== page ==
Are you interested in creating a sublease so that someone else can take over your rental payments without breaking the lease terms? There are advantages of subletting, but it's crucial to get consent from the landlord and know that you're still responsible for payments and utilities. Let's dive in and learn more!
A Minnesota sublease agreement is the contract that lets the existing tenant rent all or some of a rental property to the new tenant. The subtenant then makes payments that are usually equivalent to the rent due on the original lease agreement.
Sometimes, a primary tenant must leave the dwelling for long periods. When they are on a fixed-term lease, and that happens, they must still pay the rent. To ensure it's paid, the lessee might bring in a supplementary renter who takes the lease over while the original renter is gone.
What to Include
- The first part of your sublease agreement must include the sublessor's full name, their address, the subtenant, and the subtenant's address.
- Include the physical address of the property.
- Add details about the full sublease term, such as the type of sublease.
- Clearly outline the utilities for the subtenant.
- Focus on the rules about the security deposit. This includes the value of it, when it should be returned, and the landlord's policy for using it.
- Allow the landlord to mark their consent for the arrangement.
- Both parties must sign and date the document.
How to Write One
To make the sublease legally valid, it must contain this information:
- Include the rental property type and address.
- Add the names of the subtenant and current tenant. The landlord may demand to do a background/credit check.
- The subtenant is bound by the terms in the original lease, so they must get a copy of that and the landlord's name.
- If the sublet includes only one part of the property, provide the address for the original tenant.
- Add other restrictions that weren't included in the original lease. For example, parking spot reservations and extra pet deposits should be included.
- Provide the start/end date for the sublease. Generally, it should end when the original lease is up, but that's not always the case.
In Minnesota, the right to sublet depends on the rules in the original lease agreement. If there's no provision against the arrangement, the original tenant must get the consent of the landlord. Many leases require this step.
Many times, it's best to do so in writing, so tenants may want to send the consent letter by certified mail to ensure they have a receipt. It's wise for the original tenant to provide a forwarding address to the landlord.
The sublessor is required to:
- Give 30 days' written notice of their intent not to renew
- Return the security deposit within 21 days after the sublease ends
- Give the subtenant 14 days' written notice to pay rent/leave or immediately if there's nothing in writing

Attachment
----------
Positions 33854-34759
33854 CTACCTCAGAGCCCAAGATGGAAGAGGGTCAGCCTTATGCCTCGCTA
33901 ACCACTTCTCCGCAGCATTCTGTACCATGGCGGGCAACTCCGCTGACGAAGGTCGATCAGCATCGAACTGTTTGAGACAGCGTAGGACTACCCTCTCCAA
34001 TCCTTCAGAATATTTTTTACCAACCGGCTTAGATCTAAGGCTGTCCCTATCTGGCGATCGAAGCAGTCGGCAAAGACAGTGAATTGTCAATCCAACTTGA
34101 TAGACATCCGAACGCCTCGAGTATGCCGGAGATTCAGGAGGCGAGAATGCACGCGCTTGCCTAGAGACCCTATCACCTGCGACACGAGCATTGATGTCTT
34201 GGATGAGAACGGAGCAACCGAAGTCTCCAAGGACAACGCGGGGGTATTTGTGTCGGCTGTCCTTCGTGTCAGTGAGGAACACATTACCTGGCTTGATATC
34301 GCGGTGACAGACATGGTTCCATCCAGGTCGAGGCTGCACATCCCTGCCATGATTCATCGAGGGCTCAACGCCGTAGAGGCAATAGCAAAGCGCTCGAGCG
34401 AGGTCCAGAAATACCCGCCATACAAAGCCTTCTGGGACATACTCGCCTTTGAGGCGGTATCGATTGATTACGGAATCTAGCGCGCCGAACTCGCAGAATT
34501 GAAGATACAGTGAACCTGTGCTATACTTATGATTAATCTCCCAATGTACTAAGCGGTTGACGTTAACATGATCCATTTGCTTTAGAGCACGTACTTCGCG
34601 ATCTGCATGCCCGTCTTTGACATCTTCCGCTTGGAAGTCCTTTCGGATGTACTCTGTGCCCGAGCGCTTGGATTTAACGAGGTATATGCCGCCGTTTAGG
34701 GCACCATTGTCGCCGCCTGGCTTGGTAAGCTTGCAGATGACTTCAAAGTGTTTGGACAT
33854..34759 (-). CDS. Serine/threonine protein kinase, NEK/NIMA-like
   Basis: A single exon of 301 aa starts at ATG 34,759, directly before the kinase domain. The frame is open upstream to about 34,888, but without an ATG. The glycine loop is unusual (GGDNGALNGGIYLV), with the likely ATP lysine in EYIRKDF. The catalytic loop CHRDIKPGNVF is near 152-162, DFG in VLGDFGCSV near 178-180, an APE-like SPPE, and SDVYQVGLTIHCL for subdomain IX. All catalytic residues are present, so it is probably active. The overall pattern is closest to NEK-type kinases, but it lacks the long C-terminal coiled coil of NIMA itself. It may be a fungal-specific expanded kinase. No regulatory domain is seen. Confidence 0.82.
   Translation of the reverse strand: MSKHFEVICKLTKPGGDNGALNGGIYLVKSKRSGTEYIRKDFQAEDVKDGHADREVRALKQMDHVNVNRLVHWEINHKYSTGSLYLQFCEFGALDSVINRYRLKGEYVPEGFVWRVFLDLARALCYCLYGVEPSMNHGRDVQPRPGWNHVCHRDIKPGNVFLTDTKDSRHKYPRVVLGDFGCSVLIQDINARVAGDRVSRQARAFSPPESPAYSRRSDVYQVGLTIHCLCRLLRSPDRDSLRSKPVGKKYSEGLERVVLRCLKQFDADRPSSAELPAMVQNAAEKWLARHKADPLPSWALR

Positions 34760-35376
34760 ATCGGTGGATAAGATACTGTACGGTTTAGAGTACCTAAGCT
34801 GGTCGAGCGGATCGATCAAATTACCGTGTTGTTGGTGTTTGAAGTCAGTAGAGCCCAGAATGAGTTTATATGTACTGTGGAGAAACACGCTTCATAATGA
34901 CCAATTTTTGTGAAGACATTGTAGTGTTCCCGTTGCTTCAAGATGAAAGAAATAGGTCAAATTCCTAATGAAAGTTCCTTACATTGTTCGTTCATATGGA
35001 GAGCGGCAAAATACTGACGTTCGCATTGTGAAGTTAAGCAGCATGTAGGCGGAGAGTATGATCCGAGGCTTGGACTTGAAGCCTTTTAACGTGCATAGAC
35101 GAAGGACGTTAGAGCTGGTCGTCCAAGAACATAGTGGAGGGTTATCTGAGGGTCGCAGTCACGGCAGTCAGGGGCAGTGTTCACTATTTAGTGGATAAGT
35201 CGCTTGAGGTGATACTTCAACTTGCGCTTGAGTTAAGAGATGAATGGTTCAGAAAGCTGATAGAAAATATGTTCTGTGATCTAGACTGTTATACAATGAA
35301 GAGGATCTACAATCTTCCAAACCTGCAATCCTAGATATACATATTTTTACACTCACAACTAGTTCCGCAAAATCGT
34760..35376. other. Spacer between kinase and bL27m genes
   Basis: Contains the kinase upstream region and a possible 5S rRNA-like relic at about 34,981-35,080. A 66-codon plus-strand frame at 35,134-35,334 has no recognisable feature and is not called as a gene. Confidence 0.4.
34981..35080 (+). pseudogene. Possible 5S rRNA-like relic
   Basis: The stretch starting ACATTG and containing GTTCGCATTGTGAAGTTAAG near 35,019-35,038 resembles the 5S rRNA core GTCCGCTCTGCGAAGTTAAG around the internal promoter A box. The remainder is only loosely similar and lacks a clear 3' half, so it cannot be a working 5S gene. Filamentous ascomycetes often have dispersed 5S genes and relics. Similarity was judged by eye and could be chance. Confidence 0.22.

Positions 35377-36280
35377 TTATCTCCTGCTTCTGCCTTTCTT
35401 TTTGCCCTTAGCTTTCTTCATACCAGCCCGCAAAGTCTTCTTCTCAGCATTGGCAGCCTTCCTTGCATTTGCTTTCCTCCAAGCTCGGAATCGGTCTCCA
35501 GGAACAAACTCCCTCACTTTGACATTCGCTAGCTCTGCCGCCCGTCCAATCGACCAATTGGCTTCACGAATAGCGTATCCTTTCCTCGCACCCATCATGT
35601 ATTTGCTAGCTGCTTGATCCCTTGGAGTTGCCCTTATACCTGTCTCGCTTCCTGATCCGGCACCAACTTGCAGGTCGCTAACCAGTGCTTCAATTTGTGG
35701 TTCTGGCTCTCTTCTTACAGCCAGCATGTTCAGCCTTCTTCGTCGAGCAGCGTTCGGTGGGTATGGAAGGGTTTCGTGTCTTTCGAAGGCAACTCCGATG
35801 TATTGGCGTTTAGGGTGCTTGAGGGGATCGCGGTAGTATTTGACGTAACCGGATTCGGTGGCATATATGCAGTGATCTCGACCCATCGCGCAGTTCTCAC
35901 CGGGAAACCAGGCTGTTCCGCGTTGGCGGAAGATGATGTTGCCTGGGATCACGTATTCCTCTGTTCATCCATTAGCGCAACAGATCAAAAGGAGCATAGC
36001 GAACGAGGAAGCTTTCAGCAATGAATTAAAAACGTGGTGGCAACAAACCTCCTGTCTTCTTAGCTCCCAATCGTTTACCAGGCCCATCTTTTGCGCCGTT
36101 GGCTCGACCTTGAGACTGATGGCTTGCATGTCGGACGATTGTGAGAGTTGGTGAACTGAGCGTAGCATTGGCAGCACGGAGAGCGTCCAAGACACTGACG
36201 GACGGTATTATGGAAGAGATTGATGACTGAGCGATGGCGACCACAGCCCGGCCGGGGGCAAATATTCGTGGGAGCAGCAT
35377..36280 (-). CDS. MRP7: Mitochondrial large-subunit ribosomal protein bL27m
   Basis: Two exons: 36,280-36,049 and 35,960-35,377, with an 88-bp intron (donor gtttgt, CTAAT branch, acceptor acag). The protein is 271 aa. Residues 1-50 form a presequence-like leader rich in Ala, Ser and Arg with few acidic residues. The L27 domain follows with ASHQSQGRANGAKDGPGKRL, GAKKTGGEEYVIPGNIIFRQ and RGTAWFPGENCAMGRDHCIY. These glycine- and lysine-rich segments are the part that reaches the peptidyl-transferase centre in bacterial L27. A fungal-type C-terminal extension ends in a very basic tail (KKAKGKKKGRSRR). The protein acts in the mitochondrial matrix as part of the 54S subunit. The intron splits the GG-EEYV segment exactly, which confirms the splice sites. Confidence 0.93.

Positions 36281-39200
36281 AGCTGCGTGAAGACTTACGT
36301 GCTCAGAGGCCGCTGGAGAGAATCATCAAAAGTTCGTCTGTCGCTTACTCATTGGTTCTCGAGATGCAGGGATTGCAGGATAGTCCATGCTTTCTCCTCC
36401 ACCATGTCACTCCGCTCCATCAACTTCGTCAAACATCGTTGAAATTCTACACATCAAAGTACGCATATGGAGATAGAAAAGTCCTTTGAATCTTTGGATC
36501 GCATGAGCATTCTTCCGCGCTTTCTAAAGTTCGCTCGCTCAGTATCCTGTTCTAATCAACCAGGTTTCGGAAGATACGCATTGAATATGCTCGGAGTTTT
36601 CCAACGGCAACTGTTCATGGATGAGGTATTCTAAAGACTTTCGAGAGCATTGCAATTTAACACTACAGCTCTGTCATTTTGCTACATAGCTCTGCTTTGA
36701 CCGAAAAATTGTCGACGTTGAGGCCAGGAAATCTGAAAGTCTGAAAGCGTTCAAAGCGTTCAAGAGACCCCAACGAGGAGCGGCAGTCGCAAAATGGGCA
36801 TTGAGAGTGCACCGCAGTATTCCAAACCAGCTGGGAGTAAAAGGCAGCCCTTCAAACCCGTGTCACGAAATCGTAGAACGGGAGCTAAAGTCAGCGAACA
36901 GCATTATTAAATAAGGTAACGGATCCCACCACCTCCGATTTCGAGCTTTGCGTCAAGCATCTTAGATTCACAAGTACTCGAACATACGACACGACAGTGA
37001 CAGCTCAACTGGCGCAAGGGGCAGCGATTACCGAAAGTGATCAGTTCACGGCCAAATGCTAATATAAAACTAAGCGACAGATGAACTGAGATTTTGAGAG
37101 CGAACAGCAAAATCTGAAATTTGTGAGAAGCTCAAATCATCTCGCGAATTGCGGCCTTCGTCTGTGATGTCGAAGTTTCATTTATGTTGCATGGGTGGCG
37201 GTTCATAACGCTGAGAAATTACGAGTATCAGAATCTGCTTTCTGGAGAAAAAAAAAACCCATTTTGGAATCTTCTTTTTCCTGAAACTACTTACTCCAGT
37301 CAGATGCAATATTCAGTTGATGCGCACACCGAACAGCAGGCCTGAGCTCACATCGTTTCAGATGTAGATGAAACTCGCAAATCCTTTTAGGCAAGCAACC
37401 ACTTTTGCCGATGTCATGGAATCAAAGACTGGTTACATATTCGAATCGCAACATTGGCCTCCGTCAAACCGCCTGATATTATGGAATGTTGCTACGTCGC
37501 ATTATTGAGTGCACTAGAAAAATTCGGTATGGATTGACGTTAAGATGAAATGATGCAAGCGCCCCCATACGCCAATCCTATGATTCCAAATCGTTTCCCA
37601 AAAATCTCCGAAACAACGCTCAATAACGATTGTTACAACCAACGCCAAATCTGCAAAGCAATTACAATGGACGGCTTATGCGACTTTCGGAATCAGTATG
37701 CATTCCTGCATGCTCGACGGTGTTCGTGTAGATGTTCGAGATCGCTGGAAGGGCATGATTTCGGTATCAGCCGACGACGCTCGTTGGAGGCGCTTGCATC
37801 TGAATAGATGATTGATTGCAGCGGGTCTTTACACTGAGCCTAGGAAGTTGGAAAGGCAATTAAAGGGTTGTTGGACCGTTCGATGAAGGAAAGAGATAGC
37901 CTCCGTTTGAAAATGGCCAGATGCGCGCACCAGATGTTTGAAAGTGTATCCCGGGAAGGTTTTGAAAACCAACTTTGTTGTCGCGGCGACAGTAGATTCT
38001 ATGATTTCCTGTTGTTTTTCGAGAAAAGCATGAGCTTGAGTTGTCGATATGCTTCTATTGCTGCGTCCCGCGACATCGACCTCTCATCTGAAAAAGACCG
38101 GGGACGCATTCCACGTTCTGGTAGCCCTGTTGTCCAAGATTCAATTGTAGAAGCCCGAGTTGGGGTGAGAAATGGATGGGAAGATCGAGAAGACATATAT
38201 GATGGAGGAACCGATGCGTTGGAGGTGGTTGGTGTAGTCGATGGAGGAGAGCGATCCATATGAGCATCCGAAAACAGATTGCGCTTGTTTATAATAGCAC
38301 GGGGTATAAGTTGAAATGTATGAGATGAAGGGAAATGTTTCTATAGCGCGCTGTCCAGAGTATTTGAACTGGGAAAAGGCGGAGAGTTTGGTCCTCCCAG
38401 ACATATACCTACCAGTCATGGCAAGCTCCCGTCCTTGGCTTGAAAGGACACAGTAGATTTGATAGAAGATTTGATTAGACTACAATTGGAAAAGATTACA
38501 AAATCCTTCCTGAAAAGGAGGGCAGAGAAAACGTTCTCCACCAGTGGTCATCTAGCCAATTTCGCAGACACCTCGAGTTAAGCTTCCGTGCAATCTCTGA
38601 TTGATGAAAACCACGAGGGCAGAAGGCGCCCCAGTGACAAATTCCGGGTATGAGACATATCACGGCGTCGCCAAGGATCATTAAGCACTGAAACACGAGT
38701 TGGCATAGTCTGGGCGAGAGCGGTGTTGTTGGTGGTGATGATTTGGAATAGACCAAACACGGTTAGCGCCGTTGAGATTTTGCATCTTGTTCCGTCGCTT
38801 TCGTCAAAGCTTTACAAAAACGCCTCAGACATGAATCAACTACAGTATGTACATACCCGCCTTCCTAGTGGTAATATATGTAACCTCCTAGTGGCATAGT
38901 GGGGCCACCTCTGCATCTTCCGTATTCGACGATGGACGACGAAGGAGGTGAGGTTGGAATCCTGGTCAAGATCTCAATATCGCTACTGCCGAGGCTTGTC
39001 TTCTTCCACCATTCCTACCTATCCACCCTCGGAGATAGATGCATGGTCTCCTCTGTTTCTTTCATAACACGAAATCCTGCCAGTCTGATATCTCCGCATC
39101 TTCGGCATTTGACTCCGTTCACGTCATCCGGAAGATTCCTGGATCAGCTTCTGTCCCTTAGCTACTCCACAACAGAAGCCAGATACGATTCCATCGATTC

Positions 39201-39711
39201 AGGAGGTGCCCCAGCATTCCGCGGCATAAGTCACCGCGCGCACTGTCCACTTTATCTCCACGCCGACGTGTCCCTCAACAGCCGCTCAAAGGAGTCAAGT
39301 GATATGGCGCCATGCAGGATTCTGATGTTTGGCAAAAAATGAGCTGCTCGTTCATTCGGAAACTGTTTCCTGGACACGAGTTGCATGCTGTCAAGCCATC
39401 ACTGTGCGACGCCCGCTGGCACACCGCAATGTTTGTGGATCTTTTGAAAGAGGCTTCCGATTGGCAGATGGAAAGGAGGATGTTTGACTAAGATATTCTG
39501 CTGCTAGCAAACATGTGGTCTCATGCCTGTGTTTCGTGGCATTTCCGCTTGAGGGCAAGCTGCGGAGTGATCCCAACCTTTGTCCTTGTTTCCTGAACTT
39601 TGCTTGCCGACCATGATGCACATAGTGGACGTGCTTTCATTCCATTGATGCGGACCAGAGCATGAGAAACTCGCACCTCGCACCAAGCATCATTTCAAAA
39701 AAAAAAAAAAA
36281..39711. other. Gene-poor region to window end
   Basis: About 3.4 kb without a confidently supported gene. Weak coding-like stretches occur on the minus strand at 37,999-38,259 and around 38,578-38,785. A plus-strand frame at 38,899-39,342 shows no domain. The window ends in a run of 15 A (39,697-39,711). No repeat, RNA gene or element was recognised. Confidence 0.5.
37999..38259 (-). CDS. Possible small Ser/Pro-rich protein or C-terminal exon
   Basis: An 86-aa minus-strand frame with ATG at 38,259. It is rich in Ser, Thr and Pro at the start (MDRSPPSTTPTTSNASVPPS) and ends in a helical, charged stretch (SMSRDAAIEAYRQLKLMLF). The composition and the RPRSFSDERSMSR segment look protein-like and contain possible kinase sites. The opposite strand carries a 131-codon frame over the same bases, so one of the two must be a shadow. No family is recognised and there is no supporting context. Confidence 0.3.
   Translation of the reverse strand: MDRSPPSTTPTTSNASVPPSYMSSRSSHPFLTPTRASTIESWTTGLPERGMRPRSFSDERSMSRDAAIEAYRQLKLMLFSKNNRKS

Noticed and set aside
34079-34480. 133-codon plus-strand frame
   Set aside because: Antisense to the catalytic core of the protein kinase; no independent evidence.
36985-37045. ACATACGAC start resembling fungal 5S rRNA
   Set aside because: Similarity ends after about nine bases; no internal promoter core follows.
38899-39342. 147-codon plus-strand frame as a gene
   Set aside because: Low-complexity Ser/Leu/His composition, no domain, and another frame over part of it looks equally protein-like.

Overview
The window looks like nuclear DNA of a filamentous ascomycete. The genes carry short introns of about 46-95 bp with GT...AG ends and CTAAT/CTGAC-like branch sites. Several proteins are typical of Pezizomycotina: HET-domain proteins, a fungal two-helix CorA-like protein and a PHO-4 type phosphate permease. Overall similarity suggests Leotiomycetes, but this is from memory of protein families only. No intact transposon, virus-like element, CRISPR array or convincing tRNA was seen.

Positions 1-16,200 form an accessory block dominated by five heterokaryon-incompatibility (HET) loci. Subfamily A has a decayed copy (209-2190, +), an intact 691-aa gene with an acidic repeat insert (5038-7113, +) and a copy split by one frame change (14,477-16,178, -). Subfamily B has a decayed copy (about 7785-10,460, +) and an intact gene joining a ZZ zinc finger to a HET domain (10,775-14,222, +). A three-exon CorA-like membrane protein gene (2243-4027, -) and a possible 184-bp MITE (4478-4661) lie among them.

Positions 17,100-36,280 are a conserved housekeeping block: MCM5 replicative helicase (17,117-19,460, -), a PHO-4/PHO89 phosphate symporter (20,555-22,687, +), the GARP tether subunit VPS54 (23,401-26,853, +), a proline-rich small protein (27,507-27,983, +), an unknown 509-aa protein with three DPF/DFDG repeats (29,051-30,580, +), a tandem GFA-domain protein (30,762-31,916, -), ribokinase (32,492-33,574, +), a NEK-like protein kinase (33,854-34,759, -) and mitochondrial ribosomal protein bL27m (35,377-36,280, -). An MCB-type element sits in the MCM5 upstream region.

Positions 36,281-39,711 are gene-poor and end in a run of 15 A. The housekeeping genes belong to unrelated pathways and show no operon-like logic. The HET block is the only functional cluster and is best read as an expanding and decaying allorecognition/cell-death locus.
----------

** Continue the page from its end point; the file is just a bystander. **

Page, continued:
Build Your Own
DoorLoop is the best solution when you want to craft a subleasing agreement. Use one of the free templates found below:
Lease signing is your biggest opportunity to lay the foundation for a pleasant tenant experience, and that relies on making the process as easy and efficient as possible.
With DoorLoop, you can get your subleases eSigned in a few seconds. You can also get to the eSignature step much more easily by creating reusable sublease templates that are autofilled with tenants' information.
DoorLoop also makes it so simple to find the best tenants in the first place by syndicating your lisitngs on popular websites Zillow, Trulia, Hotpads, Apartments.com, and more. You can also make sure you're bringing in the best tenants by screening your prospects in seconds through DoorLoop.
For more information about DoorLoop, learn more or schedule a free demo.
While the landlord should have a master lease, and you can mimic the sublease from that, a Minnesota sublease agreement has specific information that must be outlined within. You've learned what that is and can use DoorLoop to craft one for yourself.
Does Minnesota Allow Subletting?
Yes, Minnesota allows subletting if the landlord gives written permission and the original lease doesn't prohibit it.
Can Tenants Sublet without Getting Permission?
The Landlord-Tenant Rights Act says that tenants must get written approval from the landlord before subletting a rental property. Likewise, the final decision can't be renegotiated or appealed if the lease prohibits it.
How Does the Tenant Get Landlord Approval to Sublet, and What Happens If They're Denied?
A tenant must mail a letter through certified mail, setting out the information included here to ask for permission to do a sublease. This must contain the explanation for why they're subleasing.
The landlord must be asked first, but approval can't be withheld unreasonably. Here are some reasons to reject the subtenant:
- Prior history of foreclosure or eviction
- No proof of income or assets to handle rent payments
- On the sex offender registry and trying to sublease near a church, school, or daycare